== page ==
Staging deaths: King Sverre or a usurper’s path to the throne
By David Brégaint
Medievalista Online, No.23 (2018)
Abstract: The present study explores how the Norwegian usurper, King Sverre (1184-1202) exploited three princely burials to overthrow the ruling king and establish his dynasty. Both in 1179 and 1184, King Sverre took full advantage of his military victories to gain popular support for his claims to the throne, in transforming the burial of his most prominent enemies felt on the battlefield into a rostrum for his political propaganda, through speeches and ritual staging.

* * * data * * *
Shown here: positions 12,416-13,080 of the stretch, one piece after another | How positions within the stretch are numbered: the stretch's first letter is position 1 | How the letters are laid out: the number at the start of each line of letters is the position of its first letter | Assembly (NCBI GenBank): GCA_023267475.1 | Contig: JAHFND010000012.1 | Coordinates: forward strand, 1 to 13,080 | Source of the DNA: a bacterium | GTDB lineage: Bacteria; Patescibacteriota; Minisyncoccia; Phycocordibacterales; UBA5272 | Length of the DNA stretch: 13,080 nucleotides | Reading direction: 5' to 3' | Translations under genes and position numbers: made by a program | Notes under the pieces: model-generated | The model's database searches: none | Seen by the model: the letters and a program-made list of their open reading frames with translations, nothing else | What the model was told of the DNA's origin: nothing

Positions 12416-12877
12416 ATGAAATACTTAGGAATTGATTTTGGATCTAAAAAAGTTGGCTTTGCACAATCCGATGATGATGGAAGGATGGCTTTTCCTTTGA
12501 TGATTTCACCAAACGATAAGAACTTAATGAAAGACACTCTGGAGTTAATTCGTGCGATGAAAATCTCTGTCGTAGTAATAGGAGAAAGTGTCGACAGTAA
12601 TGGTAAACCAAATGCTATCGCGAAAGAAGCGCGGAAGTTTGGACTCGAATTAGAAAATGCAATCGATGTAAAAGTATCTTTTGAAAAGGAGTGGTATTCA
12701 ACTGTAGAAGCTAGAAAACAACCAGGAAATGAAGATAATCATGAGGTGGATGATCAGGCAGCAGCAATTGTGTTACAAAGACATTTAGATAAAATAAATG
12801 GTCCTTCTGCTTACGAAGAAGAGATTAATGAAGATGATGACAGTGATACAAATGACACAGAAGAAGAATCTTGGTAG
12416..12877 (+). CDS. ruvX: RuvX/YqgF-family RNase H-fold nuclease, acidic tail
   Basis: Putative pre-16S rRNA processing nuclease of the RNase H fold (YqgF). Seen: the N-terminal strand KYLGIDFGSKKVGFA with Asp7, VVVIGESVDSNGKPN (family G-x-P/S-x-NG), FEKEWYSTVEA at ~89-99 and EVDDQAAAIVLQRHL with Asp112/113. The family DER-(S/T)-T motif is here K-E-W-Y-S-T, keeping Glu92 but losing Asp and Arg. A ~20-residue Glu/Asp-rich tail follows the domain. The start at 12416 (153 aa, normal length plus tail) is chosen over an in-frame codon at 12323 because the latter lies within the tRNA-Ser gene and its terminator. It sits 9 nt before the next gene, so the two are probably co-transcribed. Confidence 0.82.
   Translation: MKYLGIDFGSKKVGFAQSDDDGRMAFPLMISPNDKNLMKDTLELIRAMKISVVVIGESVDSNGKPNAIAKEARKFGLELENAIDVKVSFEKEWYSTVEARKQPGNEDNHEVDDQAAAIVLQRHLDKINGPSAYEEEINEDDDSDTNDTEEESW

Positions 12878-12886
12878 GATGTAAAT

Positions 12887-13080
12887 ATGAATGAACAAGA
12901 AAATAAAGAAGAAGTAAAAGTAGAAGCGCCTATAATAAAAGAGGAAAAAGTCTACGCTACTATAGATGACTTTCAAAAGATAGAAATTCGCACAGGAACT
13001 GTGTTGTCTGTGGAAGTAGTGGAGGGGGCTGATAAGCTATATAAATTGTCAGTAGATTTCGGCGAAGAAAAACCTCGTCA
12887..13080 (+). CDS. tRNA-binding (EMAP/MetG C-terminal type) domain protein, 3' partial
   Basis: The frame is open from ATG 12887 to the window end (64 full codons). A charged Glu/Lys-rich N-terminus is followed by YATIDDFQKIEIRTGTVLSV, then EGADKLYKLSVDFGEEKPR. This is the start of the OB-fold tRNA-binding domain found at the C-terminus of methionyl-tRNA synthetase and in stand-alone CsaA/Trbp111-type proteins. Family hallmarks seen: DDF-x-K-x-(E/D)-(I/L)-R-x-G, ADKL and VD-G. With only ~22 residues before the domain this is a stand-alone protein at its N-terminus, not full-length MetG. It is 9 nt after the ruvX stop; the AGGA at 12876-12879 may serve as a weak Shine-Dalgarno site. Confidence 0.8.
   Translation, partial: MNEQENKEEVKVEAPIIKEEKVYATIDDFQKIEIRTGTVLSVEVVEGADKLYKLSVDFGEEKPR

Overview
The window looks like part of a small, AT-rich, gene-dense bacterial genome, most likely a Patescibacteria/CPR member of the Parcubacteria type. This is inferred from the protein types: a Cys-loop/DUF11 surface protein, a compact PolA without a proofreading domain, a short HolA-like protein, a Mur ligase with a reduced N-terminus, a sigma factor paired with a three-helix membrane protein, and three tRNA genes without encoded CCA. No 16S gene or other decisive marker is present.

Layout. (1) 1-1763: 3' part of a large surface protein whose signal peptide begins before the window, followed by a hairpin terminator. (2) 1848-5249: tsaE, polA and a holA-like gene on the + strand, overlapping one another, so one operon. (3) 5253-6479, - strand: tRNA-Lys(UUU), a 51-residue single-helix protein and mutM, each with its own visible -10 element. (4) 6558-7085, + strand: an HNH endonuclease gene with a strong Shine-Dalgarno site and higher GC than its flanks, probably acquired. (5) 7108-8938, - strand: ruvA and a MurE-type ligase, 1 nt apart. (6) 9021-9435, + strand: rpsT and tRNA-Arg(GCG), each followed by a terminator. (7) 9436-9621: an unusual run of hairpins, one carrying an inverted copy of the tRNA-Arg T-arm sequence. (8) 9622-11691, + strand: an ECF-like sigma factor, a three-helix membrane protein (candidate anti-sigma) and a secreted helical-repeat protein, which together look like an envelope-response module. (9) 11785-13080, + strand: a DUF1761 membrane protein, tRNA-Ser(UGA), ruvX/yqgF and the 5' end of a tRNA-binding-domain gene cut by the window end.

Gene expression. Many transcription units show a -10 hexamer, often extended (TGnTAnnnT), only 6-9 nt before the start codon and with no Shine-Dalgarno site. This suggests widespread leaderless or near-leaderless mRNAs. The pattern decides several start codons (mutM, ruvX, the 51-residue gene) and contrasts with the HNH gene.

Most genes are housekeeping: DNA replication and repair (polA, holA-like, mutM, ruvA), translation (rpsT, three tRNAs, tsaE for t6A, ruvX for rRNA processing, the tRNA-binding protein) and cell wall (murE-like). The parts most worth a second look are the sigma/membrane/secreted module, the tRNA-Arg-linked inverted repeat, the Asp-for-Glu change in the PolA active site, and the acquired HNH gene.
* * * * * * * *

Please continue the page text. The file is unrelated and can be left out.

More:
Sverre’s own agony and funerals were also meticulously staged in order to defend his rule from accusations of excommunication and pave the way for his succession. The study provides insights on the challenges met by a usurper on his way to royal power and, in particular, on the concomitant relationship between military combat and the work of political persuasion.
Introduction: In 1177, the defrocked priest Sverre Sigurdsson left the Faroe Islands in the North Atlantic for the shores of Norway with the resolute intention of claiming the throne of Norway. According to the Sverris saga, soon after landing in Norway, Sverre took command of a rebel faction, the Birchlegs, whom he subsequently led to numerous victories. Eventually, Sverre became the sole king and went on to “enjoy” 18 long, yet troubled years in power. His rise to royal power was troubled likewise, as the Norwegian throne was already occupied by King Magnus V Erlingsson (1161-1184), who needed to be driven out.